Wagons seemed to move along the trade road every few minutes, some taking their wares to Bayerme, some, heavily laden, carrying them away. The trade road to the northern city was a busy one, filled with men and women eager to make their fortunes. Bayerme was a trade centre for all manner of goods in the region. Furs were what it was best known for, the trappers in the north truly knew how to do their job. The coats of many a savage and wild creature had found their way through the hands of the trappers and down to Bayerme for sale in far off provinces.

Gold, coal, silver, gemstones, all the bounty of the deep earth could be traded for in Bayerme. The merchants in the city kept close links to the miner and mountain folk to the north and west, ensuring that there were always supplies of such things. And then of course there was the city's steel. Bayerme steel was known all over the place and much in demand for weaponry and armour. The great burly blacksmiths of the city kept their smithies working hard every day to churn out the products that would be used on battlefields that they themselves would never see.

People went to Bayerme. They went and sold what produce they had brought with them. They went and bought the goods that the city was famous for, hoping to sell them for a profit elsewhere. Yes people went to Bayerme, they went to the city...they most certainly didn't go through it. But that was exactly what Guilt planned to do. The trade city wasn't his destination, it was just the easiest way to get to the north. Using the trade route might not have been the most direct route, as the crow flew, to get to the ice fields of the far north but it was most certainly the easiest.

Going to Bayerme would be easiest on his old feet. Not to mention it would give him the chance to stock up on the supplies that he would need for the north. The cold didn't seem to harm him so much since his deal with the Lord had come into play but that still didn't mean he was about to venture towards the ice fields without warm clothing. It might not hurt him to do so, but it would certainly draw more than a little attention and he wanted none of that on the trip. The last thing that the old man wanted was some curious trapper following him into the ice fields. It was bad enough that he was likely to get himself killed on the venture, it wouldn't sit well on his soul for him to drag someone else into it with him.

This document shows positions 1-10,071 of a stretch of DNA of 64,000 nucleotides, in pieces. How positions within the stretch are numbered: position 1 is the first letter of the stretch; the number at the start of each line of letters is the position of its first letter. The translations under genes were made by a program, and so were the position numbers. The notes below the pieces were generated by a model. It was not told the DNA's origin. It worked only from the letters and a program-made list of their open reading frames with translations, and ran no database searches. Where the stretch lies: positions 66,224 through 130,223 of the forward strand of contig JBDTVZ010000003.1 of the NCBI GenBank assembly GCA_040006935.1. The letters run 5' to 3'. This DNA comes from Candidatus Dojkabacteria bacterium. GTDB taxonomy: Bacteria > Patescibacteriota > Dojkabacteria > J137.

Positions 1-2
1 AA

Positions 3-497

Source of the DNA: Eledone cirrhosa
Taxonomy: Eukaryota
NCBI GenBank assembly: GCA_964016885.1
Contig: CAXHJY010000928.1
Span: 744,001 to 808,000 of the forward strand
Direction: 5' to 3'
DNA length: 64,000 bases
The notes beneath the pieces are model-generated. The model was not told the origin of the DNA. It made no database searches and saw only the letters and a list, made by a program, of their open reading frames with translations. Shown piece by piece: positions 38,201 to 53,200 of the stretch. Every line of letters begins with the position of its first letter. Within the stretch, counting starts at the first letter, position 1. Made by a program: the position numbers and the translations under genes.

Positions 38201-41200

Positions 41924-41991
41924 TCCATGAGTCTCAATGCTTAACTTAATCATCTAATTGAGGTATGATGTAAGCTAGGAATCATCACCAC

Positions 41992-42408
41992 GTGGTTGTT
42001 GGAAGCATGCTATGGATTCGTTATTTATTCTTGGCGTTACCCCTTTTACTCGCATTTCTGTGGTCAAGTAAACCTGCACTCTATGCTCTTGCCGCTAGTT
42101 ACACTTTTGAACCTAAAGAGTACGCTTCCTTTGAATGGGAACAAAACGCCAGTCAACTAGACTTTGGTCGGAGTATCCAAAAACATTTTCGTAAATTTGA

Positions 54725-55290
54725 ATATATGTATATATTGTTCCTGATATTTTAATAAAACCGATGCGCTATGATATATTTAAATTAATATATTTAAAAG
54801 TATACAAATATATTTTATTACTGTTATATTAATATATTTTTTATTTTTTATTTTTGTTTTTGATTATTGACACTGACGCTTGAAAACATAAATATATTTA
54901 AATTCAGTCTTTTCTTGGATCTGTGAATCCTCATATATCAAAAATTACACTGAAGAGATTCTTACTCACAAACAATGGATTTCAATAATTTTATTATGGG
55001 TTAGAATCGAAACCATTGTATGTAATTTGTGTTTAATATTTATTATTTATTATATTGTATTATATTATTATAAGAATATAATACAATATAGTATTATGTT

At first Bayerme appeared on the horizon as little more than a smudge, a black mark that could have as easily been a forest as a city. A forest clothed in its winter frock, all its green summer finery stolen from it admittedly, but a forest nonetheless. It had taken a good day's walking before he found himself standing before its stark stone walls. Bayerme was a trade town, true, but that didn't meant that it didn't find itself caught in the middle of more bloody exchanges.

Sometimes the walls kept out the wild animals out, creatures driven close to the city by the difficulties of the winter months. At other times the walls stood strong against the nearby folk when some foolish merchant thought to cheat them. Cheating the miners or the trappers was never a wise idea and was never something that a man tried twice. More often than not the men of Bayerme would find the merchant in question and throw him from their high walls to the angry people below. That often solved the problem they found.

And of course there were always the times when some petty lordling thought to steal Bayerme from Augutin's grip. Though Augutin might prefer to live in Etony to the south he always ensured that there was a ready garrison to protect his more northerly interests.

At the moment though the walls were doing something else, they were keeping Guilt out.

The old man picked up a stone from the road and used it to rap on the closed doors, Open up in there, the old blood in this body is freezing in its veins.

Quiet down there, a voice called down from the walls above. It's nightfall, we don't open the gates after dark for anybody. You'll have to wait for morning if you want to enter Bayerme.